Gerard

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Gerard -

Any fuel leaks are a priority as they can sometimes become dangerous in a very short period of time. Not knowing the history of your engine and because it has a sophisticated for its day "computerized engine management system" you will need the correct diagnostic equipment to pinpoint your problem. There are several sensors and controls as well as an EGR valve on your engine that may cause part or all of these symptoms and sometimes there can of course be more than one system failure.

For the above reasons I hesitate to hazard a guess that may send you down the wrong trail and strongly advise that you seek out a good Tune Up shop in your locality. In the long run you may be $s ahead. If you do require any parts, manuals or any further information do not hesitate to contact us.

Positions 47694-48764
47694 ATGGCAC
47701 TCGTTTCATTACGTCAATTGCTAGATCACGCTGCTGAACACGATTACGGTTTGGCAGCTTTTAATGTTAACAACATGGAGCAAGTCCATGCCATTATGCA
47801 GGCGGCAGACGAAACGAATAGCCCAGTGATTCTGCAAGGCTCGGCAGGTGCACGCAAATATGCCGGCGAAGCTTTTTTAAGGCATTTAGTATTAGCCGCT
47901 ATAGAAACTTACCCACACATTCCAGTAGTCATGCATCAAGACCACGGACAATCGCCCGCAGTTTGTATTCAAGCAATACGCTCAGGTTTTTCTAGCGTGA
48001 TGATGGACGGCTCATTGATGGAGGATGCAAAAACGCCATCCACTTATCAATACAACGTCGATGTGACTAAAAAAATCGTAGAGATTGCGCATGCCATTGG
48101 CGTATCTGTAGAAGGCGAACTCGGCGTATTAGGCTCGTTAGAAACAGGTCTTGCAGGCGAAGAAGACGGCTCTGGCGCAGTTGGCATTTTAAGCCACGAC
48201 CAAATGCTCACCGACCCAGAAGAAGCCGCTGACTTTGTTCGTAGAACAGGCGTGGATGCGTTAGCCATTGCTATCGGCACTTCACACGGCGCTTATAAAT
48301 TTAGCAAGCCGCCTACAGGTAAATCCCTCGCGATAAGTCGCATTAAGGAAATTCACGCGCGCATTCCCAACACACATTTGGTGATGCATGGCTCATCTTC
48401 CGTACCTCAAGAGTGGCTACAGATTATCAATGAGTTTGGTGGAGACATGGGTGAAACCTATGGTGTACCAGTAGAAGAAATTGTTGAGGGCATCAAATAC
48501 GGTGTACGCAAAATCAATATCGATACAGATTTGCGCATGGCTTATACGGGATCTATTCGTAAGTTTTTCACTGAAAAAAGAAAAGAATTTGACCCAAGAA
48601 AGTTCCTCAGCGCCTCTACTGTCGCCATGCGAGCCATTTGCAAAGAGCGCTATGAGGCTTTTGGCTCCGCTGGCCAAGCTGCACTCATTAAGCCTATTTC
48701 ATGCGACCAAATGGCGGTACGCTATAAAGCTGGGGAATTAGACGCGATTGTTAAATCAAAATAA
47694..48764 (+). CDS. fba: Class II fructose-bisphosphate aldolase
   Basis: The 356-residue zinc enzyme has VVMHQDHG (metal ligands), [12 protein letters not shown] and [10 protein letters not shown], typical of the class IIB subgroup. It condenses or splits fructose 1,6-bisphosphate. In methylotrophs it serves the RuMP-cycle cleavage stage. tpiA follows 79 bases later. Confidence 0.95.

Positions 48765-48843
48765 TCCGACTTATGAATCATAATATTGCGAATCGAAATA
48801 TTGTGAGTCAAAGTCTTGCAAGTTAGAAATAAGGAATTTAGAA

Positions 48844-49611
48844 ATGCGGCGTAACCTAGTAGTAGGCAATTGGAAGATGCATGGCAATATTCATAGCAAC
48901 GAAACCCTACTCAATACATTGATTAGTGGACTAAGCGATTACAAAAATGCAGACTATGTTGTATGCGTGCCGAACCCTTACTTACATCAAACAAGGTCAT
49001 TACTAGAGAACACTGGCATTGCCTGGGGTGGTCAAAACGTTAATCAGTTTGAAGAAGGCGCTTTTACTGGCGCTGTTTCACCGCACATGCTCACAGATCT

Bill

1979 Mark V Ignition Module Questions

Bill,

Looking for some info for my uncle. He has 79 Mark V that has been sitting for years due to needing a new ignition module. He picked one up and installed it but is still having issues. He says that he only gets spark AFTER he releases the key (starter). He recalls this happening in the past, but the car would catch and start. He called me for some ideas and it seems that the info on these cars is pretty limited. Was this a common issue with these vehicles? If not, do you have any suggestions for troubleshooting? Also, are there any manuals available?

Thanks,

Teresa

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Hi Teresa -